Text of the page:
How did we get to human trials so quickly when the process is so extensive?

“Good vaccines must meet basic criteria of safety, purity, potency, and efficacy.” (Prompetchara, E. et. al., 2020)

A major factor in meeting their criteria is researching a host’s immune response to the virus. A March 2020 study evaluated how research determined this factor. With the openly accessible genetic sequence shared by researchers in China, prior data from previous experiments were used to analyze and predict how a host immune system would respond to the SARS CoV-2 virus based on the responses to the closely related SARS CoV-1 and MERS CoV-2 viruses [3]. Very few reports have been published on immune responses directly from SARS CoV-2, this precisely is why the process takes years and why the entire scale of this vaccination production feels rushed. Two studies noted that inflicted patients expressed an increased inflammatory response and decreased immune defense cell count which also correlates with disease severity and death rates [3]. Seeing that the host inflicted with SARS CoV-2 can transmit the virus asymptomatic, without showing the initial inflammatory response, led scientist to believe that SARS CoV-2 has a mechanism to bypass early onset immune responses in a host [3]. Predecessor coronaviruses have been observed to execute abilities to bypass recognition leading to a longer period of exposure to expression of symptoms. The early onset response is described in figure 2 below.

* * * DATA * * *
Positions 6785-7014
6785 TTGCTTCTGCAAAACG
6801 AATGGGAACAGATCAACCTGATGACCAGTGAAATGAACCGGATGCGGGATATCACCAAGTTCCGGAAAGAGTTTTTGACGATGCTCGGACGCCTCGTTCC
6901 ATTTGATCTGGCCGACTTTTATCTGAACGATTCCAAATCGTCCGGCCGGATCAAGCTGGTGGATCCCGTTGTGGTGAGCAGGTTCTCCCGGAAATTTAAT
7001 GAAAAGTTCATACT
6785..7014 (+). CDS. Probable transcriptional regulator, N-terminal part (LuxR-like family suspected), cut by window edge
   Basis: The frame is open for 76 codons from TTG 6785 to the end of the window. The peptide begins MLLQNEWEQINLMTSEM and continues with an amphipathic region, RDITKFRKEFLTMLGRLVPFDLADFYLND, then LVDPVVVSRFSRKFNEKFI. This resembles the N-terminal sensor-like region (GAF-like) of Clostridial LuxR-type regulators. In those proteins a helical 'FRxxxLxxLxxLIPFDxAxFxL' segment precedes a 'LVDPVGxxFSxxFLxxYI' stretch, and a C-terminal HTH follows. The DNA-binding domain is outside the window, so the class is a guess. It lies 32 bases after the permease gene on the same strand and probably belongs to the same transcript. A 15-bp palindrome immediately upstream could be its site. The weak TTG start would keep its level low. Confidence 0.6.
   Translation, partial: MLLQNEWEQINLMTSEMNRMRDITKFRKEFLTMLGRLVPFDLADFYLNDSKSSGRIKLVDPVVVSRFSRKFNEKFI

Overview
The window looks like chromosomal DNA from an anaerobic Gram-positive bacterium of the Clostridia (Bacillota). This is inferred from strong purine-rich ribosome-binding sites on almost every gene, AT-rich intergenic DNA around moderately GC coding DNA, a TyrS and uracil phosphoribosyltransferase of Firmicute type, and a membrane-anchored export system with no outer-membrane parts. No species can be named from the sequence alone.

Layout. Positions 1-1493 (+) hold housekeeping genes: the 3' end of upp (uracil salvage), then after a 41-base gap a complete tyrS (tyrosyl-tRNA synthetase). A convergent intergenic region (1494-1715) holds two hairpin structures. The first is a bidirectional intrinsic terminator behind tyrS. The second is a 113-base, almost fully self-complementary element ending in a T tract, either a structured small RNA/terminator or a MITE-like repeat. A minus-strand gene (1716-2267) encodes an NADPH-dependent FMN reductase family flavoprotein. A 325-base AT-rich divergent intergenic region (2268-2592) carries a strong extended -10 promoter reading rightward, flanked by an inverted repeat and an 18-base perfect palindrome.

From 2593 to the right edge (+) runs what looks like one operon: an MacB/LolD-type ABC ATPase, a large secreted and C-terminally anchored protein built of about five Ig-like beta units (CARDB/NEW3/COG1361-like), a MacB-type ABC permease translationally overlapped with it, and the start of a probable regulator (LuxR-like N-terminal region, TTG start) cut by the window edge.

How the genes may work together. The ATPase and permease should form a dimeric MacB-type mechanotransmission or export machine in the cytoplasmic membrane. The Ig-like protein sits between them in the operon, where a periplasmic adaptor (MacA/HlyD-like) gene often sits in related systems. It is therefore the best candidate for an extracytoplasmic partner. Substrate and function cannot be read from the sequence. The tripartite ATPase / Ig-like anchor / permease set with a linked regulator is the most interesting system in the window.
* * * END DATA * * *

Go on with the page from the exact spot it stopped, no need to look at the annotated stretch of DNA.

Figure 2 Immune Response

What do the prospective vaccinations look like?